KJV Dictionary Definition: at
AT, prep. L. ad. At, ad and to, if not radically the same word often coincide in signification; Heb to come, to a approach. Hence it primarily denotes presence, meeting, nearness, direction towards.
In general, at denotes nearness, or presents; as at the ninth hour, at the house; but it is less definite than in or on; at the house, may be in or near the house. It denotes also towards, versus; as, to aim an arrow at a mark.
From this original import are derived all the various uses of at. At the sight, is with, present, or coming the sight; at this news, present the news, on or with the approach or arrival of this news. At peace, at war, in a state of peace or war, peace or war, in a state of peace or war, peace or war existing, being present; at ease, at play, at a loss, &c. convey the like idea. At arms, furnished with arms, bearing arms present with arms; at hand, within reach of the hand, and therefore near; at my cost, with my cost; at his suit, by or with his suit; at this declaration, he rose from his seat, that is present, or coming this declaration; whence results the idea in consequence of it. At his command, is either under his command, that is, literally, coming or being come his command, in the power of, or in consequence of it. He is good at engraving, at husbandry; that is, in performing that business. He deserves well at our hands; that is, from us. The peculiar phrases in which this word occurs, with appropriate significations, are numerous. At first, at last, at least, at best, at the worst, at the highest or lowest, are phrases in which some noun is implied; as, at the first time or beginning; at the last time, or point of time; at the least or best degree, &c.; all denoting an extreme point or superlative degree. At all, is in any manner or degree.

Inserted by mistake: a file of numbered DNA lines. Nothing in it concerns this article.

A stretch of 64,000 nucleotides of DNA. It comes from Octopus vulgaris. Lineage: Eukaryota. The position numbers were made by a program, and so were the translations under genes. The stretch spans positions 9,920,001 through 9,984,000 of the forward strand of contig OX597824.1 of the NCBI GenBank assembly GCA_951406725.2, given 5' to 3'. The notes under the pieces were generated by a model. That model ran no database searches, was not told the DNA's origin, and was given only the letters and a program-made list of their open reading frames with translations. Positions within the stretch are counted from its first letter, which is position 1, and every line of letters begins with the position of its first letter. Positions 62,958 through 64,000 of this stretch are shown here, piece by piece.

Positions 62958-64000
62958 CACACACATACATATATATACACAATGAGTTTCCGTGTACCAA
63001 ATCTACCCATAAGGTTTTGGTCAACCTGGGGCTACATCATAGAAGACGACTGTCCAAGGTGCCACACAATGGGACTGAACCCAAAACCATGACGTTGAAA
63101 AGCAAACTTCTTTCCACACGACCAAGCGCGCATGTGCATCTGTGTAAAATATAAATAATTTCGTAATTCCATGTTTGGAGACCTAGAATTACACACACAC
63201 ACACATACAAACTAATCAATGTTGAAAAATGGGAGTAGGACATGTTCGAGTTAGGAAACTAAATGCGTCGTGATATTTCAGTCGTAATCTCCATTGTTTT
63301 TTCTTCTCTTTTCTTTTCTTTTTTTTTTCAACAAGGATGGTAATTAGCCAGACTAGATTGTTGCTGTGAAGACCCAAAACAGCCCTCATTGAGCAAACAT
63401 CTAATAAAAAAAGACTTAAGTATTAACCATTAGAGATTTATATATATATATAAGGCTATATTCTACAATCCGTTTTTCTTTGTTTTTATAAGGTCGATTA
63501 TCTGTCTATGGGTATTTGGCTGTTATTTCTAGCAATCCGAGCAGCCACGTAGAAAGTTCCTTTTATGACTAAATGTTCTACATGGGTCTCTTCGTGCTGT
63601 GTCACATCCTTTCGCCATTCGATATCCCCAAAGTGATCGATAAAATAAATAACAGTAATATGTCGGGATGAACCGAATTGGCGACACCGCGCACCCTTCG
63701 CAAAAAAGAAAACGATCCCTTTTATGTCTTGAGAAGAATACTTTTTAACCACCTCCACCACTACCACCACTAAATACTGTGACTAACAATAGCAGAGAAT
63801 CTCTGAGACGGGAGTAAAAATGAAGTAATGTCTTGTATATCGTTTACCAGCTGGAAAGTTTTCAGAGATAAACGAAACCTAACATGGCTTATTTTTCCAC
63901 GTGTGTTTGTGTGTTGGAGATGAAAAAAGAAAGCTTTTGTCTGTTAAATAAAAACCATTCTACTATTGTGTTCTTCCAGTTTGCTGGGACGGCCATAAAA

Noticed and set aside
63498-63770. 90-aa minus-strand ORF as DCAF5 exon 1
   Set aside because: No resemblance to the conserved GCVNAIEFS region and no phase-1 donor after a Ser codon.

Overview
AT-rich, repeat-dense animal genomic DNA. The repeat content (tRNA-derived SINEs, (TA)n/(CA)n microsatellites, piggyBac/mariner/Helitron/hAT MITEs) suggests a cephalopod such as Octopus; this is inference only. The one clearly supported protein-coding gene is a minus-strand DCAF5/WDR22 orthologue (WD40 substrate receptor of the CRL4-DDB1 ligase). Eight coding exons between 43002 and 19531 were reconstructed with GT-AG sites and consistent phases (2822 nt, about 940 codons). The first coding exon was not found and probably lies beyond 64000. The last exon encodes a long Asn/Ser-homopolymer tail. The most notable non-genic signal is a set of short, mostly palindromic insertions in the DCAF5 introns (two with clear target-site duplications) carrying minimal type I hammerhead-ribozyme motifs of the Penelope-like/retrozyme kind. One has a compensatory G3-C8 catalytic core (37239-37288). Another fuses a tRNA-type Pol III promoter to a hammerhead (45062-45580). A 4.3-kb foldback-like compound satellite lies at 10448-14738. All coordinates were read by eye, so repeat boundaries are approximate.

At is sometimes used for to, or towards, noting progression or direction; as, he aims at perfection; he makes or runs at him, or points at him. In this phrase, he longs to be at him, at has its general sense of approaching, or present, or with, in contest or attack.
ATE, The preterite of eat, which see.
ATE, n. a'ty. Gr. mischief; to hurt. Ate is a personification of evil, mischief or malice.
In pagan mythology, the goddess of mischief, who was cast down from heaven by Jupiter.
ATTEST', v.t. L. attestor; of ad and testor, to affirm or bear witness, from testis. See Testify.
1. To bear witness; to; to certify; to affirm to be true or genuine; to make a solemn declaration in words or writing, to support a fact; appropriately used the affirmation of persons in their official capacity; as, to attest the truth of a writing; to attest a copy of record. Persons also attest writings by subscribing their names.
2. To bear witness, or support the truth of a fact, by other evidence than words; as, the ruins of Palmyra attest its ancient magnificence.
3. To call to witness; to invoke as conscious.
The sacred streams which heaven's imperial state Attests in oaths, and fears to violate.
ATTEST', n. Witness; testimony; attestation. Little used.